6 Lean Startup Lessons From the Co-Founder of the Lean Startup Company Heather McGough of Lean Startup shares her wisdom on mindset, disruption and more.
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There are lessons to learn everywhere you look. Whether it's from another business or the person sitting next you, when you look close enough at what has and hasn't worked for them, chances are there's some insight you can adopt for yourself, too.
I was fortunate enough to speak with Heather McGough, co-founder of the Lean Startup Company, whose mission is to help entrepreneurs employ Lean Startup and modern management techniques in order to effectively conquer the world. Okay, that last bit regarding world domination might be my own words -- but what company doesn't want that?
Anyway, organizations must learn if they want to grow, and starting "lean" is no different. Here are six lessons Heather shared from the company that has changed how start-ups start.
1. Think like a startup.
Don't fall prey to "big management," where questioning the status quo receives a side look akin to a stranger at another dinner table helping himself to your dessert. Questions challenge authority, disrupt mental models and force others to think -- at least for the moment -- of doing things differently.
This is a big win, because people are creatures of habit, and how we think is a habit, too. It's easy to fall prey to cognitive biases that support our thinking yet fail to question or even reflect upon others' -- but doing so isn't what sustains a successful start up.
2. Disrupt yourself.
In order for companies to remain competitive, they must undergo change. Period. You can be anti-change or not feel comfortable with changing, but the bottom line is -- change is going to happen. It must.
I guarantee that the company practices that propelled you into the ranks of a 50-million-dollar company, for example, were different than what it took you to arrive at the 20-million-dollar mark, the one million and survive the startup phase. They must change. With technology changing faster than ever before companies and people must adapt to their environments if they want to stay relative -- personally and professionally.
3. When everybody is in charge, nobody is in charge.
Make a decision, that's the bottom line. When push comes to shove, you're there to conduct business. Business is about getting things done. It's about leveraging relationships and delivering value. This doesn't mean it's okay to step on people's toes all the time, but you also can't satisfy everyone all the time. Get over it and move on. You can rest assured they'll still sleep that night.
4. Choose between governance and guidance.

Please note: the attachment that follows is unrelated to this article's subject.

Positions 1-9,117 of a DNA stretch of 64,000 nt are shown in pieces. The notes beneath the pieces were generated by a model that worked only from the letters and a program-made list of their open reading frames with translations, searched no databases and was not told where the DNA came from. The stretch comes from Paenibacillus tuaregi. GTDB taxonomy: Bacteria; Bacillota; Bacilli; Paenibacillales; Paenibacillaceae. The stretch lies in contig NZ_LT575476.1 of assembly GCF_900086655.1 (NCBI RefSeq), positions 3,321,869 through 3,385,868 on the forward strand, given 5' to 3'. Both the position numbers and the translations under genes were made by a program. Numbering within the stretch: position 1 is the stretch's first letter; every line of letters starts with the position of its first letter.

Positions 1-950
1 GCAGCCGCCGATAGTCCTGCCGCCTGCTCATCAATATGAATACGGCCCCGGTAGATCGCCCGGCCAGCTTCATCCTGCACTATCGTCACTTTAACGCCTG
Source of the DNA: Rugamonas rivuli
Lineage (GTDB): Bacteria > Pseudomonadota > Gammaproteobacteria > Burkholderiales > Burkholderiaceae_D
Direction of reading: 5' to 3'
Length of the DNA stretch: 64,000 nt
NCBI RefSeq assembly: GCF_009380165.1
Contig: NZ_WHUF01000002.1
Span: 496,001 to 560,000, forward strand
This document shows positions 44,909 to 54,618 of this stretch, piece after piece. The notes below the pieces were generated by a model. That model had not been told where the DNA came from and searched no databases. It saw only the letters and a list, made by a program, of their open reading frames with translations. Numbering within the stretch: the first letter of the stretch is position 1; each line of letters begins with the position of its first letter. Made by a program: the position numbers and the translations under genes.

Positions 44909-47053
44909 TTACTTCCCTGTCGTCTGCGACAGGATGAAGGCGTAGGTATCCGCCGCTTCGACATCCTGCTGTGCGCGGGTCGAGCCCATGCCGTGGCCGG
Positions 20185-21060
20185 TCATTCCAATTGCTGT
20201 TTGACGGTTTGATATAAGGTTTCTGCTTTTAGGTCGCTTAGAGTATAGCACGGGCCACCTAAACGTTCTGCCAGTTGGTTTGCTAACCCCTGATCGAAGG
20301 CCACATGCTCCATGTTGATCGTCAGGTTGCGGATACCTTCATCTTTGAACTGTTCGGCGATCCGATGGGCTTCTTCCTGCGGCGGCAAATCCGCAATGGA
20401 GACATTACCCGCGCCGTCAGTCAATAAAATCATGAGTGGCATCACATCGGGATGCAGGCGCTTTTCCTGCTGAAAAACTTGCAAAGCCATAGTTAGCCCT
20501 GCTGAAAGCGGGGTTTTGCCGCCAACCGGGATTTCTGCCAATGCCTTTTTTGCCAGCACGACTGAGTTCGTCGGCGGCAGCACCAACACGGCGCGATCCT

The problem with many management structures today is what they incentivize. Governance refers to administering and following rules to the extent that innovation and free thinking are quelled. Guidance is the complete opposite. To offer guidance is to paint the picture for what the ideal end-state looks like and then say, "Okay, go do it."
Now, there are parameters to stay within that corral the guidance directive, but the actual steps to get there aren't governed. In other words, there is no asking "Mother, may I?" every time a decision is to be made, because you already know what the decision-making criteria are. In some instances, governance is necessary, such as when time is of the essence or legalities are involved. Knowing the difference when to optimize each only adds to your effectiveness as a leader and as a company.
5. Talk with customers.
To stay competitive, you must know what the problem is you're solving -- and you can't do that until you talk with customers. Customers provide real-time feedback that you just can't get through online surveys or email newsletters.
6. There are three types of people in the company.
Evangelists, martyrs and zealots. You can tell who's who when a new topic of debate is on the table. Let's say, for instance, that the question is whether or not to keep Fridays "professional," meaning to maintain a business-like appearance, or to "dress down" and wear something casual because, well, it's Friday.
Zealots and martyrs are on opposite ends of the spectrum, so if zealots want ties and suits, martyrs will show up every Friday in their best Hawaiian tropic t-shirt in an attempt to test their nemesis's will. Evangelists support the majority, so if everyone wants to pretend it's sunny, evangelists may be vocal about dressing down but not necessarily cross the line into wearing the latest fashionable palm tree and coconut collared shirt.
In more English-speaking terms, what these three types translate to are supporters, protestors, and sympathizers. Always know who's who and where they stand. It's the fastest way to gain support.
Good decisions are often the results of bad experiences, and bad experiences are oftentimes the results of poor decisions. It's a vicious cycle, I know, but the willingness to learn and adopt best practices only works in your favor as you prepare for uncertainty.